Hi James, I still make them, but it is a handfull of parts. Email me: firstname.lastname@example.org I also emptied my inbox on this forum. If you want one of these or the Fox parts you can contact me here or my email. Thank you, Greg
I would say a cheap vinyl. Take some time to consider a color or pattern. If you drop a part you will want to find it easily. I have dropped PE parts on a wood grain work table right in front of me and they are very hard to find.
MARK Put some panty hose over the end of a vacuum hose and start working that carpet.
I have made tires with good luck in the past. I used Polytek PT flex 50 and 70. It is easy to dye black and cures within a hour. It is expensive though. There are material compatibility issues that can be a real problem. When I switched silicones the Polytek material would come out uncured on the surface of the part. This put a real damper on my confidence about making tires. Calling tech support for different companies is the best advice I can give. I have spent plenty of money on material only to find it was not successful in use. It does get discouraging. I switched from using Aeromarines purple silicone, a tin silicone to Smooth- On MoldStar 30, a platinum silicone.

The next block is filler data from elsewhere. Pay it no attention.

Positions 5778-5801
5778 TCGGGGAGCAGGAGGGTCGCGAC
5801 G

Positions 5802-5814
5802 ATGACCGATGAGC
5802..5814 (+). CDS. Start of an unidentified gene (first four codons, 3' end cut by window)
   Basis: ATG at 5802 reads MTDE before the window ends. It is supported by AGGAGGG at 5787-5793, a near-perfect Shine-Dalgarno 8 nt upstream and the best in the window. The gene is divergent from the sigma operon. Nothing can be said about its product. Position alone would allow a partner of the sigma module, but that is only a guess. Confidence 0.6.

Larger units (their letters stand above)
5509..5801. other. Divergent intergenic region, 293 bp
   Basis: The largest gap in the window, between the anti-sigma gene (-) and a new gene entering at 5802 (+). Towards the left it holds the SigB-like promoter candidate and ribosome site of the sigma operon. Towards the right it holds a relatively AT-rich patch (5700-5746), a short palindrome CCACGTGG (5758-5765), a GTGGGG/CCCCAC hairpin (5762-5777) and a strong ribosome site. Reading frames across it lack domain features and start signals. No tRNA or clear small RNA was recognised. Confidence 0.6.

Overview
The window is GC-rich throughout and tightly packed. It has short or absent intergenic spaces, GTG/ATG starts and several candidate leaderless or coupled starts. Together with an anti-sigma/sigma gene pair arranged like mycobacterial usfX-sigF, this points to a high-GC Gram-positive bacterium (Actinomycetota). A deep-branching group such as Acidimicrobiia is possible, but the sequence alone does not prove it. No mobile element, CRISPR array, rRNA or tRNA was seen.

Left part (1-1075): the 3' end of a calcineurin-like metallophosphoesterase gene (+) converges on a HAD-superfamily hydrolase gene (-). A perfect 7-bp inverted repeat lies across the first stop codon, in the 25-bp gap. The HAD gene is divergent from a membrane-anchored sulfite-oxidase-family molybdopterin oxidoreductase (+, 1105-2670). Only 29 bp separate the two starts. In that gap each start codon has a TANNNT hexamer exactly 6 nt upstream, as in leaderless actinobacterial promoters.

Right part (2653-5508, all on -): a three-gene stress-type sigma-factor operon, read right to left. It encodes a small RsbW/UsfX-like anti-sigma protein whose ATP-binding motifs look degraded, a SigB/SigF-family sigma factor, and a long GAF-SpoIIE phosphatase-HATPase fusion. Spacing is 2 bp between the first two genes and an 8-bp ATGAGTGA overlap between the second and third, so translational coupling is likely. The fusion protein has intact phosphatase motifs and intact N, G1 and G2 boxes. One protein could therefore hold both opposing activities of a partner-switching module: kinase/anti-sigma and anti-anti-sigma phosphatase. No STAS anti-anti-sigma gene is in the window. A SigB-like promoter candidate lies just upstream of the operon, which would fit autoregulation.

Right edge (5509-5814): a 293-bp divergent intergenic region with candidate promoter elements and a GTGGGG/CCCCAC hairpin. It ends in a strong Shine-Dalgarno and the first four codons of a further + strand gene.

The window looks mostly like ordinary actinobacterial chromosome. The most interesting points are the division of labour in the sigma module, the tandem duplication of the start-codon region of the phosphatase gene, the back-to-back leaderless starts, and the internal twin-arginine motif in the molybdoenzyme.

AWESOME STUFF. What material are you using for your rubber tires? I would really like to know what you chose. I have had the best luck with the Polytek PT flex 70. Easy to dye black and cures quickly. I typically use SMOOTH - ON products but their similar material takes 16 hours to cure. My luck with it has been hit and miss. Sometimes after waiting hours it's surface might still be sticky.
Craig, Don't give up on trying the resin casting. The link will take you to some of my posts on our local model forum. Two part molds are not hard to make at all. I make two part molds for flat items too. It just takes some patience. If you have the skill to create a part from scratch then the mold making and casting can be just as enjoyable.....well there are frustrations to overcome like anything else. I have two advantages I believe. One is living in a low humidity area, the other is being able to go to a store in Tempe that sells all the SMOOTH - ON products I need fresh off the shelf and all the free expert advice I need to get a project going. It also takes some equipment to get it done right and keep resin products sustained. Even here resin can still draw in moisture. I need to put it in a vacuum chamber and have the vacuum pump remove it. Curing resin can reach 140 degrees as it creates a thermal heat to cure. If there is moisture in the resin it will become frothy and make crappy parts. You can learn to make some really awesome stuff! I will soon be teaching a guy that is a professional model builder and also does body work on real cars. High dollar collector race cars mostly.